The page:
I find it easy to fall into the trap of thinking that I’ll never be able to change the set patterns and habits of my life, even if I want to. It’s just not true, and a cursory review of events from my life proves it. I used to be single, for a long time, and now I’m married; I used to be a sporadic churchgoer at best, and now my life seems to revolve around church; it used to feel like I would never finish graduate school, and then I came out the other side with a PhD… and so on. I’ve been writing stories constantly since elementary school, but haven’t published anything except a handful of poems, years ago as an undergraduate. It was easy to feel that this was another pattern that might endure, even though I didn’t want it to.
Last year, I put the finishing touches on a novel that I’m proud of, that I feel expresses in a mature way many things I want to say. I’m actually glad, in retrospect, that I didn’t send much of anything else out into the world before this, because I can see now how much I have learned and grown as a writer. But there’s still the question of publication. It used to be that this was not really within an author’s control; you didn’t just decide to publish, you could only decide to try to publish. But as I was finishing From All False Doctrine, a sea-change was happening that has made it possible for writers to approach publication in a new way. The timing couldn’t be better for me. The confidence I’ve gained from decades of writing for a small audience of friends makes me feel ready to take on the challenge of putting my work out on my own. Gradually I began to make up my mind to do it.
The novel will come out later this summer, but in the meantime, I’m revisiting a series of stories that I had set aside a few years ago. At the time I didn’t know what to do with them: too long and interconnected for most short-story markets, they were not yet numerous enough to combine into a collection, which would be difficult to sell to a publisher anyway. Ebooks, which hadn’t hit the scene when I began writing this series, offer the perfect distribution method. As I looked into options for False Doctrine, I began to get excited about the potential for revisiting my unfinished series.
The stories are urban fantasies set in Toronto, centring on a group of misfit otherworldly characters who live above a bakery in Kensington Market. The series is called Heaven & Earth, after the name of the bakery. The first story, “The Tenants of 7C,” introduces the setting and the characters, and you can now find it for sale on Amazon, Kobo, and Smashwords. I plan to make the sequel available in a few weeks. It’s the beginning of a new era for me; I’m starting small, but I’m very excited!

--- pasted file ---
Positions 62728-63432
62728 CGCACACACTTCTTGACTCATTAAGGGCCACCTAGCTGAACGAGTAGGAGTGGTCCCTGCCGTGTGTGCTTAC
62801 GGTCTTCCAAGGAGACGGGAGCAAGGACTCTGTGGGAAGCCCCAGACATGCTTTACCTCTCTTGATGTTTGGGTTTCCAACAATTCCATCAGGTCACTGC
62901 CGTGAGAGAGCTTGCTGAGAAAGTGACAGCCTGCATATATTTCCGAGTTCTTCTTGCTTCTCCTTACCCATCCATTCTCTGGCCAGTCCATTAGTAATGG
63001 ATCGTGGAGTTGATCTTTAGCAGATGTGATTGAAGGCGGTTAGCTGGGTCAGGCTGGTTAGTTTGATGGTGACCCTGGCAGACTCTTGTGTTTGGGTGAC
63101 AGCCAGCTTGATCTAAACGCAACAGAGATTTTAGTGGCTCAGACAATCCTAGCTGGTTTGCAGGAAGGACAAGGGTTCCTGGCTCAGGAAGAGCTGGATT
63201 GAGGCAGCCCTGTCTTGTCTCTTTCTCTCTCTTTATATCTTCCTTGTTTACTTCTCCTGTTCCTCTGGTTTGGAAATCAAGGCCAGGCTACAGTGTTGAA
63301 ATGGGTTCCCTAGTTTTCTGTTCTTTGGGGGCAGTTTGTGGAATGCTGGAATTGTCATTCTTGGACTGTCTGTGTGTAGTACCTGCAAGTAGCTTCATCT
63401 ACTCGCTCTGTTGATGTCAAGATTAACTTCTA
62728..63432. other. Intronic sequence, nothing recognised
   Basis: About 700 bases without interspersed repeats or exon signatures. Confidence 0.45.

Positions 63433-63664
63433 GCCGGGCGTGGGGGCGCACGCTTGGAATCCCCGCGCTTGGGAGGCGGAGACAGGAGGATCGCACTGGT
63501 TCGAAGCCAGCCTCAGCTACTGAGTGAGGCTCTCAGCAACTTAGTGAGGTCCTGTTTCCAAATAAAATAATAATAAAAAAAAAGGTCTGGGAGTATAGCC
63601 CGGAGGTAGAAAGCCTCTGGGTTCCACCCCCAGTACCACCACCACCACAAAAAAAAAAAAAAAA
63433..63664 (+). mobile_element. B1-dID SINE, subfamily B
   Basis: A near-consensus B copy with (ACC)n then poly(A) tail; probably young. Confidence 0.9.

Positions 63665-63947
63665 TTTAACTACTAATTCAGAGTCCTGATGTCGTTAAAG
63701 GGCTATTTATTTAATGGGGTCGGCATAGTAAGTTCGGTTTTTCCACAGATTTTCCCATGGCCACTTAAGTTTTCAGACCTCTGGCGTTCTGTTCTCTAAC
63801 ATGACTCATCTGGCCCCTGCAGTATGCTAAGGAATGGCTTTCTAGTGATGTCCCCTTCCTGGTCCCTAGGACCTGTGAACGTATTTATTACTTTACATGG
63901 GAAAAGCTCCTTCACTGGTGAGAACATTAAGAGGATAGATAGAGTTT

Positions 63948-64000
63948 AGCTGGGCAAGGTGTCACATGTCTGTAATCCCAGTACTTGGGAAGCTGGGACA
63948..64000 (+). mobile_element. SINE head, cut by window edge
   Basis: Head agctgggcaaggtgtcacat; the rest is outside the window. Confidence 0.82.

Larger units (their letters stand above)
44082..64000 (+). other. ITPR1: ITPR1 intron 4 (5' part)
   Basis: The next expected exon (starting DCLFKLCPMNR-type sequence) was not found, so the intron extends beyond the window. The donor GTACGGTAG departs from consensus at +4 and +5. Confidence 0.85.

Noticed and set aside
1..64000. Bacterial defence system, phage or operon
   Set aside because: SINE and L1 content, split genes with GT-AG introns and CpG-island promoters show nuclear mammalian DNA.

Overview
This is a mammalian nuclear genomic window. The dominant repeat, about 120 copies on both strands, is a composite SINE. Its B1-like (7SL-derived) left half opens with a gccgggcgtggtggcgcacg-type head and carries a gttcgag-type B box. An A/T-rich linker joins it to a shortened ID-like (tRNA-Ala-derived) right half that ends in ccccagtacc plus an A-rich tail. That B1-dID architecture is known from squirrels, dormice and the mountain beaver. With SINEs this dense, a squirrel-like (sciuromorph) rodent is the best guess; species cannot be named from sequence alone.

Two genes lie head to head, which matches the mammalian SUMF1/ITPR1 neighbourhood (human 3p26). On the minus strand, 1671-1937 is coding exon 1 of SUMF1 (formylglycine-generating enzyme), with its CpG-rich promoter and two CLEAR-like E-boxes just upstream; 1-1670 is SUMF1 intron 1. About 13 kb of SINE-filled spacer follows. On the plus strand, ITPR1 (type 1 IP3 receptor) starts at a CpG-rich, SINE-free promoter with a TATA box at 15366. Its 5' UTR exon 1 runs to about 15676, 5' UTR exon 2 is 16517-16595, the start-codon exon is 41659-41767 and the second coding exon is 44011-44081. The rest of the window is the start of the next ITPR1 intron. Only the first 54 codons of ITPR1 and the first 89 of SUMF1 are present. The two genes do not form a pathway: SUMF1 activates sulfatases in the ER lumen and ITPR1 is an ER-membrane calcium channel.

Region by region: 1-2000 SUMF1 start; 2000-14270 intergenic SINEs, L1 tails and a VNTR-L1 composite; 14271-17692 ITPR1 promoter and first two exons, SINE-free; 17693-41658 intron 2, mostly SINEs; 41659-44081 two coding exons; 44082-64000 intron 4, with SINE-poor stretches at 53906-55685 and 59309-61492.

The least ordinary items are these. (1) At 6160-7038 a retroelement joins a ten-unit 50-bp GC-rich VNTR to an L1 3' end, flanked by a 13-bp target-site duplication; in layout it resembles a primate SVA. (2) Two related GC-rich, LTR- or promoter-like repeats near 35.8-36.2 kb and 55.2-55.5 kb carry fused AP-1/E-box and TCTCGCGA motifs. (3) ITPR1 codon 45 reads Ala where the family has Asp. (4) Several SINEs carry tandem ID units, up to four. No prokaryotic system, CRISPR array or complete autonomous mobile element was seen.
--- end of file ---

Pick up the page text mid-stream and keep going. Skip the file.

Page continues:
In support of these new endeavours, I have a new site, at alicedegan.com. You may want to follow me there.
The other day I listened to a podcast in which several writers discuss death in fiction—or, more specifically, “killing” their characters. This reminded me of something I have thought about in the past, and it’s this:
Writers introduce all kinds of evil into their stories. They do this because they are imitating the real world, which contains all kinds of evil, and because they are part of the world, and sinful—and so they enjoy some types of evil, too (we all do). But the aim of any artist must be to make the creation good; sometimes that involves introducing evil. That’s kind of odd, but it’s true. It’s a fact, for instance, that stories would be uninteresting without conflict, without characters being unable to get what they want, or being in the wrong place at the wrong time, without at least some small problem that can’t immediately be solved. They wouldn’t even really be stories; they would lack the shape that is necessary to make a story. Sometimes the good shape of a story does demand that a character die tragically. In this respect the artist is godlike in relation to her work; she can seen the shape of the whole, and how parts that are ugly in themselves contribute to the beauty of that shape.
It’s easy to come up with examples of tragedies where suffering and death produce a satisfyingly shaped story. I’m generally a fan of happy endings, but Hamlet has always been my favourite Shakespeare play. Even a well constructed murder mystery—especially the kind where the detective tracks down the murderer and then wishes he hadn’t—can have some of this quality. It’s also easy to think of examples of stories where the writer doesn’t pull this off, and instead ends up looking like a despotic and arbitrary god in relation to his created world. (I felt Tess of the D’Urbervilles was a prime example of this when I read it years ago.) Mostly I think this comes about because the author’s idea of a good shape is just different from yours. Or the author’s aim might be to communicate, through harsh and arbitrary events, the message that life is harsh and arbitrary. You can write a formless story deliberately, and you can do so as a deliberate reflection of a life that looks formless and without meaning. But if you do, it is likely that most people—whatever they believe about the shape of our actual story and the existence or benevolence of its Author—will hate it. People tend to like stories with a satisfying shape, because we can’t see the shape of our own; well, you wouldn’t expect one of the characters in the story to be able to.
Except of course that sometimes they do. That’s another great thing about fiction: not only can you see the shape of the whole from the outside, but the individual parts can have an awareness of that whole too. Historical characters can reflect presciently on their legacy or the importance of their actions; tragic characters can be resigned to their fates. And, in fact, there have been lots of real people who have lived with such an apparently clear sense of their own role and purpose that they have been able to risk and endure things that the average person would do anything to avoid.